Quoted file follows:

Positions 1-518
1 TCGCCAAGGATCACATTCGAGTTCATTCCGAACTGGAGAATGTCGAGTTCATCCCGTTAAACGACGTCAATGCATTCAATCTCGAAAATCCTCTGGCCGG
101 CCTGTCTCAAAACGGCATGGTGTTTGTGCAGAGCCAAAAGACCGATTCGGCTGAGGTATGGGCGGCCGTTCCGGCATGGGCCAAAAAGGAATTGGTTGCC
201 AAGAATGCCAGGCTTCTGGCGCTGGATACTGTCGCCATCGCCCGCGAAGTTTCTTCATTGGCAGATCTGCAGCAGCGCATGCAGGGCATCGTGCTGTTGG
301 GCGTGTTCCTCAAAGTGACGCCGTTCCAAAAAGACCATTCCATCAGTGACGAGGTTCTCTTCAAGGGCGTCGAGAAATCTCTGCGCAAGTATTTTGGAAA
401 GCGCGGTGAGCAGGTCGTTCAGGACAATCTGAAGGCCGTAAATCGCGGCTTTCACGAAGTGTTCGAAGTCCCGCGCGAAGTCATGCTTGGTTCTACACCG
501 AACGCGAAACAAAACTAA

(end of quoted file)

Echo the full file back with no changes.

Positions 1-518
1 TCGCCAAGGATCACATTCGAGTTCATTCCGAACTGGAGAATGTCGAGTTCATCCCGTTAAACGACGTCAATGCATTCAATCTCGAAAATCCTCTGGCCGG
101 CCTGTCTCAAAACGGCATGGTGTTTGTGCAGAGCCAAAAGACCGATTCGGCTGAGGTATGGGCGGCCGTTCCGGCATGGGCCAAAAAGGAATTGGTTGCC
201 AAGAATGCCAGGCTTCTGGCGCTGGATACTGTCGCCATCGCCCGCGAAGTTTCTTCATTGGCAGATCTGCAGCAGCGCATGCAGGGCATCGTGCTGTTGG
301 GCGTGTTCCTCAAAGTGACGCCGTTCCAAAAAGACCATTCCATCAGTGACGAGGTTCTCTTCAAGGGCGTCGAGAAATCTCTGCGCAAGTATTTTGGAAA
401 GCGCGGTGAGCAGGTCGTTCAGGACAATCTGAAGGCCGTAAATCGCGGCTTTCACGAAGTGTTCGAAGTCCCGCGCGAAGTCATGCTTGGTTCTACACCG
501 AACGCGAAACAAAACTAA